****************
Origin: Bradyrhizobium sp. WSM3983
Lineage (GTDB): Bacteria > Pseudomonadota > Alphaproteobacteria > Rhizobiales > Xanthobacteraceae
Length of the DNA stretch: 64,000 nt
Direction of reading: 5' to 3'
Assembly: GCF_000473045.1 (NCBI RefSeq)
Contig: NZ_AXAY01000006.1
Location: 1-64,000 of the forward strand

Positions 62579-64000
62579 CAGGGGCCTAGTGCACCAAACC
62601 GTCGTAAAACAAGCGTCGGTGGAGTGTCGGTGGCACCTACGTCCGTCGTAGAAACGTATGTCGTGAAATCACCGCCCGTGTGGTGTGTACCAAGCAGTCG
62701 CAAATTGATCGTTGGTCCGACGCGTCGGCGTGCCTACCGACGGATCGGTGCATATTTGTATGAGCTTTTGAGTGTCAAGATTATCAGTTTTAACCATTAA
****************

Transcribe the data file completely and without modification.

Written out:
Origin: Bradyrhizobium sp. WSM3983
Lineage (GTDB): Bacteria > Pseudomonadota > Alphaproteobacteria > Rhizobiales > Xanthobacteraceae
Length of the DNA stretch: 64,000 nt
Direction of reading: 5' to 3'
Assembly: GCF_000473045.1 (NCBI RefSeq)
Contig: NZ_AXAY01000006.1
Location: 1-64,000 of the forward strand

Positions 62579-64000
62579 CAGGGGCCTAGTGCACCAAACC
62601 GTCGTAAAACAAGCGTCGGTGGAGTGTCGGTGGCACCTACGTCCGTCGTAGAAACGTATGTCGTGAAATCACCGCCCGTGTGGTGTGTACCAAGCAGTCG
62701 CAAATTGATCGTTGGTCCGACGCGTCGGCGTGCCTACCGACGGATCGGTGCATATTTGTATGAGCTTTTGAGTGTCAAGATTATCAGTTTTAACCATTAA